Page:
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United States v. Pflum

United States District Court, D. Kansas

May 30, 2017

UNITED STATES OF AMERICA, Plaintiff,
v.
DAVID G. PFLUM, Defendant.

          MEMORANDUM AND ORDER

          Daniel D. Crabtree United States District Judge.

         The court sentenced defendant David G. Pflum on May 25, 2017. Doc. 73. Near the end of his sentencing hearing, Mr. Pflum, representing himself at the hearing, made an oral motion. It asked the court to place a location monitoring system on him. Because this motion made little sense - Mr. Pflum is in custody - the court elected to treat this motion as one seeking pretrial release under 18 U.S.C. § 3143(b) while he appeals his criminal convictions to the Tenth Circuit. The court denies Mr. Pflum's motion.

         Section 3143 of Title 18 of the United States Code requires detention of a person “who has been found guilty of an offense and sentenced to a term of imprisonment, and who has filed an appeal” unless the court finds:

(A) by clear and convincing evidence that the person is not likely to flee or pose a danger to the safety of any other person or the community if released . . .; and
(B) that the appeal is not for the purpose of delay and raises a substantial question of law or fact likely to result in-
(i) reversal,
(ii) an order for a new trial,
(iii) a sentence that does not include a term of imprisonment, or
(iv) a reduced sentence to a term of imprisonment less than the total of the time already served plus the expected duration of the appeal process.

18 U.S.C. § 3143(b)(1) (emphasis added).

         The court applies a two-step analysis to determine whether to release a defendant pending appeal under this statute. United States v. Affleck, 765 F.2d 944, 952 (10th Cir. 1985). First, the court must determine that the appeal raises a “substantial” question of law or fact. Id. at 952. Second, the court must find that “if that substantial question is determined favorably to defendant on appeal, [then] that decision is likely to result in reversal or an order for a new trial of all counts on which imprisonment has been imposed.” Id. (quoting United States v. Miller, 753 F.2d 19, 24 (3d Cir. 1985)). The Tenth Circuit has described what constitutes a “substantial question” this way: “[O]ne of more substance than would be necessary to a finding that it was not frivolous. It is a ‘close' question or one that very well could be decided the other way.” Id. (quoting United States v. Giancola, 754 F.2d 898, 901 (11th Cir. 1985)).

         Mr. Pflum does not meet at least one aspect of § 3143(b)'s requirements. The first subsection of the statute requires Mr. Pflum to demonstrate by clear and convincing evidence that he “is not likely to flee.” 18 U.S.C. § 3143(b)(1)(A). Mr. Pflum has made no such showing. Indeed, the court's experience with Mr. Pflum suggests just the opposite. For the majority of the time that this case was pending against Mr. Pflum, he was on release. He appeared for most (but not all) court-related hearings and events. But on the day his trial was to begin, Mr. Pflum did not appear. Doc. 156. The court issued a bench warrant, Doc. 157, the United States Marshals Service apprehended Mr. Pflum, and the court revoked his pretrial release. Doc. 164. Specifically, the court found it “unlikely that defendant would abide by any added condition or combination of conditions of release that would reasonably assure defendant's appearance as required.” Id. Given this series of events and the court's earlier findings, it cannot conclude that he “is not likely to flee” now that he has been convicted on two felony charges. This alone requires the court to deny his motion for release. But there is more.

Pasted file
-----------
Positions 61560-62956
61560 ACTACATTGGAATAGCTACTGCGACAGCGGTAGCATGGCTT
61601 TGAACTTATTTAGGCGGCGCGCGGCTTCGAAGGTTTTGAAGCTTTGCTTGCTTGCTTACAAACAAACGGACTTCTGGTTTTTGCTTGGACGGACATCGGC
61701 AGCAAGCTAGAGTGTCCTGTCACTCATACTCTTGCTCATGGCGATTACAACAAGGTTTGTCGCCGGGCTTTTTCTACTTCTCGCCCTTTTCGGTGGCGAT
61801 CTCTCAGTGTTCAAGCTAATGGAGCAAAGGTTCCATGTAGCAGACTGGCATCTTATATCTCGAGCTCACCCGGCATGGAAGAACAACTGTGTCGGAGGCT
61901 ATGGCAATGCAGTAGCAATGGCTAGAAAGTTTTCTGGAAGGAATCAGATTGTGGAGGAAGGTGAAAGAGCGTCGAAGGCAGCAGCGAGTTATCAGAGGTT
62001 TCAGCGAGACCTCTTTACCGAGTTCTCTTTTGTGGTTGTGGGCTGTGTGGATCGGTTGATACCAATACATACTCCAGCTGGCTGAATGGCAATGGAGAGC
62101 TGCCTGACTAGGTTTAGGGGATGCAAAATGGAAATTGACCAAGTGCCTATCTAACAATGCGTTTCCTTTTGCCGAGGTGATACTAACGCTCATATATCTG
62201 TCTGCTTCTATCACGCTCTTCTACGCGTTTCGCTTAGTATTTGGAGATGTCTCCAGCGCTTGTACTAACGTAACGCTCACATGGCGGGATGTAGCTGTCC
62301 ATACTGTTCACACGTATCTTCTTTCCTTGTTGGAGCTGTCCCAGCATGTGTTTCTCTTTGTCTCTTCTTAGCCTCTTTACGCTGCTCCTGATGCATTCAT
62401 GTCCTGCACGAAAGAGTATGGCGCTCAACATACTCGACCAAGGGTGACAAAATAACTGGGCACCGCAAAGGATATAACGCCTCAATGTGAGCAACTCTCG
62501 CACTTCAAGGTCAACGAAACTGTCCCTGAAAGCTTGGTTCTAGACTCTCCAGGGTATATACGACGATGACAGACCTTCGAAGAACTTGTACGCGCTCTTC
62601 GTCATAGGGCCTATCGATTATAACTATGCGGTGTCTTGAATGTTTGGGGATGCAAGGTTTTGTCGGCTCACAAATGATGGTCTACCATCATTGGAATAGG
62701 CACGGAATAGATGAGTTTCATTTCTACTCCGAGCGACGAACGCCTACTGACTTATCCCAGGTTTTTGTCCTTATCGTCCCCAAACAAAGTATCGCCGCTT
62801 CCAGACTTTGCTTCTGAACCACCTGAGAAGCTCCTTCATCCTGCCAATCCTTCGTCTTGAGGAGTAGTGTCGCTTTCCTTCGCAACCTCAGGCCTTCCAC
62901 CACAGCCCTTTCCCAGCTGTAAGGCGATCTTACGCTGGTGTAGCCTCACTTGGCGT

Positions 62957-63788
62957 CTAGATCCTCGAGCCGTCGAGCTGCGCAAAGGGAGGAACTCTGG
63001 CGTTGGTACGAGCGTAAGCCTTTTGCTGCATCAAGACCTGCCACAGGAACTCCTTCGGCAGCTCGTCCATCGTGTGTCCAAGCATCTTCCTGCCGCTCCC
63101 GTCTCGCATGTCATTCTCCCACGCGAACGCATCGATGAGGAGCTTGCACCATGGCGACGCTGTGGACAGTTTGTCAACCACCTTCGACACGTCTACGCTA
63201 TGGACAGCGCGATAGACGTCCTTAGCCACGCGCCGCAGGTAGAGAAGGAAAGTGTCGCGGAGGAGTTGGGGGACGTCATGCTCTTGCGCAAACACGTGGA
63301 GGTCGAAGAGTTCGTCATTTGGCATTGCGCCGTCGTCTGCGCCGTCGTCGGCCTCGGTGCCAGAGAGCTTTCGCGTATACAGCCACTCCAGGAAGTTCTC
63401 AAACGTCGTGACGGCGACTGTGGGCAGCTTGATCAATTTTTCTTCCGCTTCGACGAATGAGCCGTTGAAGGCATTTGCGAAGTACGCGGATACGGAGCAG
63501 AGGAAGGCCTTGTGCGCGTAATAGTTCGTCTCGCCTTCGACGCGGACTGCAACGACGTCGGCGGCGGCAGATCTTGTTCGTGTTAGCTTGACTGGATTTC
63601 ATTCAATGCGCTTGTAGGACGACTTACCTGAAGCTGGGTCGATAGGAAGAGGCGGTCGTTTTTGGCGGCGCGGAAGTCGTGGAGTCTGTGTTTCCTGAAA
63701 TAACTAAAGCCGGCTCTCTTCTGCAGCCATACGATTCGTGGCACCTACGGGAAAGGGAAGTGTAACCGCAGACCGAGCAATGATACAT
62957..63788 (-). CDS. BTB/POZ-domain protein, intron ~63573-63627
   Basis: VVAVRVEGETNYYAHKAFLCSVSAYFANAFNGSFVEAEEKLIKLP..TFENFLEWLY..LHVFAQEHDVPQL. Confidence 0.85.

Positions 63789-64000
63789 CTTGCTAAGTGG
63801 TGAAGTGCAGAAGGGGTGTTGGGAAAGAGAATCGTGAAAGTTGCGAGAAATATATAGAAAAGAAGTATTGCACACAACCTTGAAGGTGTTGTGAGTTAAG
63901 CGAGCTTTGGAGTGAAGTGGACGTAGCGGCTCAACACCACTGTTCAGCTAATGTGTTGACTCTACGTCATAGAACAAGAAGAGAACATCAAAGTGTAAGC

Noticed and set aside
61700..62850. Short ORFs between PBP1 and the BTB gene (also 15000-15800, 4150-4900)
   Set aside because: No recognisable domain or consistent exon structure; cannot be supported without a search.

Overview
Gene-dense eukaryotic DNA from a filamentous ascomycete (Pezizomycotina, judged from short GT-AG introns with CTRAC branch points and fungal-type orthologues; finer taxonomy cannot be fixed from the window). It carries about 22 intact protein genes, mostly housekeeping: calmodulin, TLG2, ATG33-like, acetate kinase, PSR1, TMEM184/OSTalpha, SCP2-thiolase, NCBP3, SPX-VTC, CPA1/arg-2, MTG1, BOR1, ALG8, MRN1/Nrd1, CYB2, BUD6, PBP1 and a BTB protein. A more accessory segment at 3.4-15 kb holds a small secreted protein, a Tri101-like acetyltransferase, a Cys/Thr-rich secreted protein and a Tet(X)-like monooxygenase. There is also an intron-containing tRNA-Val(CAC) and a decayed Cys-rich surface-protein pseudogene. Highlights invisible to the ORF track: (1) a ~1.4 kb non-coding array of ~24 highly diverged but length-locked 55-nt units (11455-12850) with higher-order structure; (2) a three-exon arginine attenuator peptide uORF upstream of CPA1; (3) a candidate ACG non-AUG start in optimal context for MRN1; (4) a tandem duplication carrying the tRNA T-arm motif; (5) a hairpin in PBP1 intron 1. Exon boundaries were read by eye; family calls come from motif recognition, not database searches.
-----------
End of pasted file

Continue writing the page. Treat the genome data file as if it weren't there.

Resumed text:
The second subsection of the statute requires Mr. Pflum to establish that his appeal “raises a substantial question of law or fact likely” to produce a reversal, a new trial, a sentence with no custody component, or a custody sentence likely shorter than the anticipated life of the appeal. 18 U.S.C. § 3143(b)(1)(B). Now that Mr. Pflum is representing himself, it is difficult to predict the arguments that he might make on appeal. But the post-trial arguments mustered by his former counsel - an accomplished criminal lawyer with significant trial experience - presented no such questions. See Doc. 182. Mr. Pflum's pro se post-trial filings have produced far less. See, e.g., Doc. 188 (rehashing the oft rejected “missing credentials” and racketeering arguments), Doc. 189 (claiming “American National” status and thus immunity from federal income taxes “per 8 U.S.C. §§ 1101(a)(21) and 1452”), and Doc. 196 (arguing for release and dismissal of indictment because government had “defaulted in responding to the mandatory notice of Docket #188 per FREV 201(c)(2) (mandatory judicial notice)”). These arguments, among many, many others, raise no “substantial question” of the kind required by § 3143(b), and the court finds no reason to conclude that Mr. Pflum is likely to succeed on appeal.[1]

         The court holds that Mr. Pflum is not entitled to release pending appeal under 18 U.S.C. § 3143(b). ...


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